Basketball is Life…the rest is just details. When I was growing up I had a t-shirt that said just that and I wore it until it fell apart.
I loved the game from an early age and I watched it every chance I got. My earliest memories were of college basketball on a small black and white TV in my uncle’s basement. Several grown men and myself watching Duke against the University of Michigan and Cazzie Russell in 1964. Duke beat Michigan 91-80 on that night to advance to the NCAA Championship game against UCLA, only to become the first victim of John Wooden’s 10 national championships.
The more that I knew about the game and the people who played it and coached it, the more I have wanted to know. In my years working at the University of North Carolina basketball camp, I spent much of my free time listening to the stories of the late York Larese, one of New Yorkers brought down to Chapel Hill by Coach Frank McGuire in the late 1950s and early 60s.
As we stood in Woollen Gym, Larese would muse about games he played in the gym, pointing to places on the floor and plays that happened there.
Like so many things, the game seemed different then. There was a purity to it that so often is missing from the game that has developed today. While the athletes that play today are certainly better, the idea of the team above self is far from being universal, particularly in the pro ranks where the current practice of superstars “teaming up” has left the game with only a handful of teams capable of claiming the world championship.
The Boston Celtics stole the hearts of many NBA fans in the 1950s and 60s, primarily because of the great display of teamwork on exhibit every night the Celtics took the floor. Celtics center Bill Russell was the epitome of the team player, sacrificing so much of his individual game for the good of the team. Russell and Wilt Chamberlain staged epic battles and Chamberlain almost always came out on top head to head, but more often than not it was the Celtics who wore the crown at season’s end.
One of the most unique players of that era was the New York Knicks, Bill Bradley. Bradley had a 10-year career with the New York Knicks and was part of world championship teams in 1970 and 1973. While Bradley was a steady presence for the Knicks during his time there, it was the path he took getting to the Knicks that was far from run of the mill.
Growing up near St. Louis in a small Missouri town along the Mississippi River, Bradley had a work ethic second to none. Bradley wrote of his work ethic in his book, “Values of the Game.” As a young player, Bradley went to a summer basketball camp run by Ed Macauley of the St. Louis Hawks. Bradley recalled Macauley telling campers that when players of equal ability were to play against each other, the one who practiced the most would win.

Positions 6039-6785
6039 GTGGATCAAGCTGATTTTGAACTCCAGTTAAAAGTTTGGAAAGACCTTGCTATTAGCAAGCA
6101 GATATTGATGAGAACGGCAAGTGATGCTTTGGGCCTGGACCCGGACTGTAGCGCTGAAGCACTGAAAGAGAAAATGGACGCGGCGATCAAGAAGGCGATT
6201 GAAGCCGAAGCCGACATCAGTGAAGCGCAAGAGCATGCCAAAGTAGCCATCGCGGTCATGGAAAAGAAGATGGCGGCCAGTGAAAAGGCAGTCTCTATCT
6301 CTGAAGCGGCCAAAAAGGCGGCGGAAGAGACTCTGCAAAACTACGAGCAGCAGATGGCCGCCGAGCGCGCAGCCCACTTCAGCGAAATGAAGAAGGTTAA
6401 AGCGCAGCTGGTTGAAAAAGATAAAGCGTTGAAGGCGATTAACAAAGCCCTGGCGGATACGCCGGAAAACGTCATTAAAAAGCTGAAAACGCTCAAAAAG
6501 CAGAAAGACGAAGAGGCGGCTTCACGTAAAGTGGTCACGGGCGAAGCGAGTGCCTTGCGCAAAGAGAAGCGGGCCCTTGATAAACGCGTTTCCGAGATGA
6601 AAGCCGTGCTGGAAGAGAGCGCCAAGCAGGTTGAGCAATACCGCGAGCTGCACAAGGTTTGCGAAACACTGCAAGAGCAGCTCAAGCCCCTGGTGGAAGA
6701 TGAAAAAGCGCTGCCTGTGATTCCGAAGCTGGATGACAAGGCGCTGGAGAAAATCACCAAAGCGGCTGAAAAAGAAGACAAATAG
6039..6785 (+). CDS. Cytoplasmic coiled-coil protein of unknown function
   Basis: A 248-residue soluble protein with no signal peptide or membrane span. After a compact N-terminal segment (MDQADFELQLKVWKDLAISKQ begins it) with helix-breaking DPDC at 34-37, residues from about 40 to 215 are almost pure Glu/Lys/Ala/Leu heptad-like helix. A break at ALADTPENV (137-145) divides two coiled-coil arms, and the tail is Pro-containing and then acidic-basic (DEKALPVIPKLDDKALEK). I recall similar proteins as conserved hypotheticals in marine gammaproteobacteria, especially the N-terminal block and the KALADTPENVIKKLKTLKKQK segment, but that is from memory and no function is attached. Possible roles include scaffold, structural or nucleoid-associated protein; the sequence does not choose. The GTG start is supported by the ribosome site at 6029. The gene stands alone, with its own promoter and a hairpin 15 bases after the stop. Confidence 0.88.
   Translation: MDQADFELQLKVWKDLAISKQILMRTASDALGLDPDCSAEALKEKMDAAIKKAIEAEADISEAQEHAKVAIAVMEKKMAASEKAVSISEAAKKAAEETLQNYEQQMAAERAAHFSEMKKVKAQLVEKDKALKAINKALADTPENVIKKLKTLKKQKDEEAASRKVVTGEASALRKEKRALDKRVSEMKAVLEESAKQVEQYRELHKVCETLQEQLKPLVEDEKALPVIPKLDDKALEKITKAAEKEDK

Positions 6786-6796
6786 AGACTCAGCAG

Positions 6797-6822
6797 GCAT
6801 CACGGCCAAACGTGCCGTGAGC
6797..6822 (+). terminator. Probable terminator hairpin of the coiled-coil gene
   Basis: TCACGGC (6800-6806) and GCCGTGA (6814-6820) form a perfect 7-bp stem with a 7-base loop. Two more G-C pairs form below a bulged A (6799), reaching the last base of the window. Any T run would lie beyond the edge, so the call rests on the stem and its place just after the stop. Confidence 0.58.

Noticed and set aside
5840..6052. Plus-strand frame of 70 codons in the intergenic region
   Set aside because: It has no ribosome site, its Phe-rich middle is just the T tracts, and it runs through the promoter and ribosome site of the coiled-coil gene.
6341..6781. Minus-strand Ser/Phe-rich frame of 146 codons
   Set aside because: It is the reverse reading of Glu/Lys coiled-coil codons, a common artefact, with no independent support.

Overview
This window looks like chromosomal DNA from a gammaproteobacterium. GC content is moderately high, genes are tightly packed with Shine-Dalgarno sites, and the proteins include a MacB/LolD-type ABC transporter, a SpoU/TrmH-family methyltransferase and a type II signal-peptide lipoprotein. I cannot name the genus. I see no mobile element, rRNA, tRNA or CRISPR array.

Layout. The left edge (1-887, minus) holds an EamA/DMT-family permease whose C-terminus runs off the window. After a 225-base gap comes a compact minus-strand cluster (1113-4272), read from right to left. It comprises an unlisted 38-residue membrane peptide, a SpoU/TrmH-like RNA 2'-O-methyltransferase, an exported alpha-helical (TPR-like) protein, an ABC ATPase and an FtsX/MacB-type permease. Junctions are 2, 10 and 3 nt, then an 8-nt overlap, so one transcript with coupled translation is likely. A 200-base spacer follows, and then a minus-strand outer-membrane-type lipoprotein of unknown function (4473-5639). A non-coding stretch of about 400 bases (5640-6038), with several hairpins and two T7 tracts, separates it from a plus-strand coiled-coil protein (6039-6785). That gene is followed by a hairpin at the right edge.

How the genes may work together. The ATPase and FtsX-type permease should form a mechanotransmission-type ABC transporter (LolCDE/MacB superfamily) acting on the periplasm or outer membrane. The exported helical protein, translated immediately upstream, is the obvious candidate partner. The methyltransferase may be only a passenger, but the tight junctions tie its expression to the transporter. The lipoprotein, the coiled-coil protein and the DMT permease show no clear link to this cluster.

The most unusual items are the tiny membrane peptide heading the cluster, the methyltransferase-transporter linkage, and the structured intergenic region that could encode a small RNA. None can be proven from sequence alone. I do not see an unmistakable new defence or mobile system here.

Bradley took the advice to heart and was determined to never be outworked. In the chapter entitled, “Discipline”, Bradley outlined a regiment of skill development that became his constant companion. From June to September, Bradley worked out three hours a day, four days a week. From September to March, the workload increased to every day, three hours during the week and five hours on Saturday and Sunday. Prior to the beginning of the season, Bradley ran the roads, worked on his vertical leap, and improved his dribbling.
Bradley credits the discipline he developed in basketball carrying over to the other parts of his life. Bradley was one of the most sought-after high school players in the country, scoring over 3,000 points in his high school career. He originally decided to go to Duke, but during the summer after his senior year he broke his foot playing baseball. The injury led Bradley to consider the vulnerability of a career dependent upon a body void of injury.
With that in mind, Bradley changed his college pick to Princeton, although he would do so without any financial aid. The Ivy League did not offer athletic scholarships and Bradley’s family did not qualify for aid based on need. During his freshman year at Princeton, Bradley struggled academically, but using the same work ethic he did during high school basketball, Bradley rebounded and by his senior year, his grades were in line with other members of the graduating class.
The struggles in the classroom did not carry over to the court, where Bradley flourished. Freshmen were not allowed to play varsity basketball, but during his final three years at Princeton, he scored 1,253 points, averaging 29.83 points per game. Bradley’s coach at Princeton, Bill Van Breda Koff, said it wasn’t Bradley’s physical attributes that made him the player he was, but instead, his “self-discipline.”
Observers say Bradley’s average could have been much higher if not one of the other values that Bradley writes about, “Selflessness.” Bradley made what was referred to as “hope passes”. Hope passes were passes that Bradley made to open teammates less likely to score than Bradley. It was one of those principles in which Bradley believed.
During his senior season at Princeton, Bradley decided to put an NBA career on hold and go to graduate school, but not just any graduate school. Bradley applied for and received a Rhodes scholarship and spent the next two years studying at Oxford University in England.
Following his NBA career, Bradley pursued a role in politics, serving as a U.S. Senator from New Jersey. Bradley said his basketball background even carried over to his government work. Bradley described once hiring a director for his senate office that he was unsure was a good hire. Once they played basketball together, Bradley said the employee was a good rebounder, played good defense and screened away from the ball.
For Bradley, those traits added up to being a hard worker, competitive and unselfish. Bradley said it was then he knew he had made the right choice.